By Charles Orgbon
Teen CEO and founder of Greening Forward, Charles Orgbon III, will be delivering a keynote address at the Green Schools National Conference on how schools can create a culture of youth leadership. Engage with Charles on Twitter at @corgbon.
At this moment, there are more young people in the world than ever before – and they are all seemingly ready to make a difference: to change the world.
That – to me – screams world-changing potential, yet the environmental movement is massively squandering the talent of today’s young people.
Why aren’t young people on your board of directors? Why aren’t they in your focus groups, advisory panels, and media publications? Frankly, adults have not quite explored what meaningful youth engagement looks like. If we hope to ever solve complex issues like creating greener schools, climate change, and mass extinction, we must make room for all stakeholders at the decision-making table, especially young people.
Luckily, in the 2010 Teen Voice study sponsored by the Search Institute, Best Buy, and Weber Shandwick, we find the answer to the age-old question, “How do adults foster and encourage newer generations to make a difference in the world?” The report identifies three distinct characteristics in young people who have what it takes to effectively bring about change in their communities: passion, access to meaningful relationships, and voice. Adults play a critical role in each of these characteristics.
Everyone has a spark, represented by what we truly enjoy in life – whether it’s athletic, academic or social. When we look at young people focused on their life’s passion, we see that overall they are better prepared to become a leader in their community. The late Judy Bonds, a grassroots anti-coal mountaintop removal activist, reminded youth that, “The world is waiting on you to change it.” Adults can play a meaningful role in helping young people unlock their passion by introducing them to unique challenges and experiences.
Having a passion is a start, but if one’s mission is to really stand out and be a “purple cow” (as Seth Godin might call it), building meaningful relationships is essential. We all need role models to help us nourish our strengths and mitigate our weaknesses. Youth most often look up to the people who listen to them, are interested in them, challenge them – and laugh and learn with them.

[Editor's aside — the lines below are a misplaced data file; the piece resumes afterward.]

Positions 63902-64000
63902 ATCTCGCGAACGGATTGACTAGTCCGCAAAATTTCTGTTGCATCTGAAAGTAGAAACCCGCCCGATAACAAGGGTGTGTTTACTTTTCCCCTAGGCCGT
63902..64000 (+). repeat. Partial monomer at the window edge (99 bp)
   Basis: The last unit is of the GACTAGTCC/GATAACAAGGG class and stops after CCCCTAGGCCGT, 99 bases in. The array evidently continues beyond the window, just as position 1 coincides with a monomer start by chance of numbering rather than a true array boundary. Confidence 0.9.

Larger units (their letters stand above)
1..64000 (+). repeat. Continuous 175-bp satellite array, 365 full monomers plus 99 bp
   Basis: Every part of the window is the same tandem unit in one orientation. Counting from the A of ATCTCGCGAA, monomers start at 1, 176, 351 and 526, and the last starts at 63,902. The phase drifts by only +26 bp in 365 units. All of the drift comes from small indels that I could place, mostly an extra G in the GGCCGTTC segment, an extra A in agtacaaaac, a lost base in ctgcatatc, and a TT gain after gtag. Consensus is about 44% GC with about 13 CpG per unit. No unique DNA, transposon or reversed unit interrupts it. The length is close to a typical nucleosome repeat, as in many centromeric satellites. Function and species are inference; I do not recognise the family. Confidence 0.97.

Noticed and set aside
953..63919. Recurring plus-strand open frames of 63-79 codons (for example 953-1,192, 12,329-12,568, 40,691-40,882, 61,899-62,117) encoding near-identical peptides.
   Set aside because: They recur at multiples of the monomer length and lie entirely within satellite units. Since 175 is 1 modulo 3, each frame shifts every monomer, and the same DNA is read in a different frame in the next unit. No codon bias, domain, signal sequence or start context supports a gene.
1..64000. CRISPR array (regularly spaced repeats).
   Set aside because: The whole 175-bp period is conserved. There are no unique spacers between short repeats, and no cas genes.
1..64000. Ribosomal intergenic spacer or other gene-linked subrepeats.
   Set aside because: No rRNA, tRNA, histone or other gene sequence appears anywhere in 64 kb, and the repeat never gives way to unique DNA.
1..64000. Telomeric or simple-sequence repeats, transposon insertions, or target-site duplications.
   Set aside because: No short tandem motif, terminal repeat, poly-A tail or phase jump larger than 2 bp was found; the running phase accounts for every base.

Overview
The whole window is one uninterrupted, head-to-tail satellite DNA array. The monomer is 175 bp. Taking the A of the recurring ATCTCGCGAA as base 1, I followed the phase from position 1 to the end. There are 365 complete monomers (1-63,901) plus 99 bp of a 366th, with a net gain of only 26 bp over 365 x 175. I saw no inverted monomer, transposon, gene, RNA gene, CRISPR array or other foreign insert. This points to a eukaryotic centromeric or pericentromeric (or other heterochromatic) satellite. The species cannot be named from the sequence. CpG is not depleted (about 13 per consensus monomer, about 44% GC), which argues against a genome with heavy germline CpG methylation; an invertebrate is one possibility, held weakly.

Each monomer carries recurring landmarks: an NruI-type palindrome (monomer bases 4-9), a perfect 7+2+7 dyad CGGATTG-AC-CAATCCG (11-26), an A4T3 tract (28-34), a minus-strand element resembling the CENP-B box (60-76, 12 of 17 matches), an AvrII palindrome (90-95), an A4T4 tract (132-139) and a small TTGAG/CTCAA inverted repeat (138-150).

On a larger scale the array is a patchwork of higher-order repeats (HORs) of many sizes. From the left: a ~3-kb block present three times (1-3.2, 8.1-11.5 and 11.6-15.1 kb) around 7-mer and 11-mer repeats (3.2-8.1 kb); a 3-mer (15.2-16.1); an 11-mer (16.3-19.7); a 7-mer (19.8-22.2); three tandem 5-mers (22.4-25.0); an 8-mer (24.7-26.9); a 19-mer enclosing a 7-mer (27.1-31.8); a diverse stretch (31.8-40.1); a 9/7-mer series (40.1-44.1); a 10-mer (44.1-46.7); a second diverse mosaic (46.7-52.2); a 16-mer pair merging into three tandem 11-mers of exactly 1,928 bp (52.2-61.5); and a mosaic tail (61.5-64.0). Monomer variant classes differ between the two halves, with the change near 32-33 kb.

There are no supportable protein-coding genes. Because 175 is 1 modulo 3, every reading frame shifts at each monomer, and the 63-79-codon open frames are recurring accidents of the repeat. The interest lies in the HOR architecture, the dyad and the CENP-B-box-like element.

Emerging leaders with a strong passion and support are ready to influence what matters to them, but if adults do not provide these young people with substantive leadership opportunities to share their voice, then their voice remains silenced. The first two themes of passion and meaningful relationships are prerequisites; it is then also up to adults to provide young people with opportunities and tools that allow them to drive the change they desire to see in the world.
For years, youth service-learning organizations have used results from the Teen Voice studies to consider how they might need to improve the focus of their organization.
Even more interesting is that these rules to engaging youth are applicable to many facets of our lives.
When we as a global community begin to foster this plan to give our youth opportunities to take on leadership roles in communities, assist in developing our youth’s strengths through meaningful relationships, and build the foundation to allow youth to express themselves, the benefits to societies are limitless.
Resolving our world’s issues should not be left up only to the so-called “experts.” The youth of today are motivated – right now – to become catalysts for change and they have value to add to community change-making.
And to do that, they will not only need passion, access to mentor relationships, and voice. They’ll need the support of the generations that precede them.
Charles invites attendees to engage with him on Twitter @corgbon.Charles Orgbon is the founder of Greening Forward, an organization supporting young environmental change-makers across the globe. Greening Forward partners benefit from more than 120 curriculum resources, grant programs, skill-building tools, and mentorship opportunities as they work to effect environmental change at the local and global level. Currently, Greening Forward directly serves more than 2,000 young leaders who plan rallies, events, and workshops that engaged 10,000 other community members. Greening Forward youth are advocating for bike-friendly communities in Denver, bringing organic foods to low-income communities through aquaponics in the Makiki Valley, developing young leaders through capacity-building conferences in Atlanta, and protecting the Low Country’s vital estuaries in South Carolina. Learn more at greeningforward.org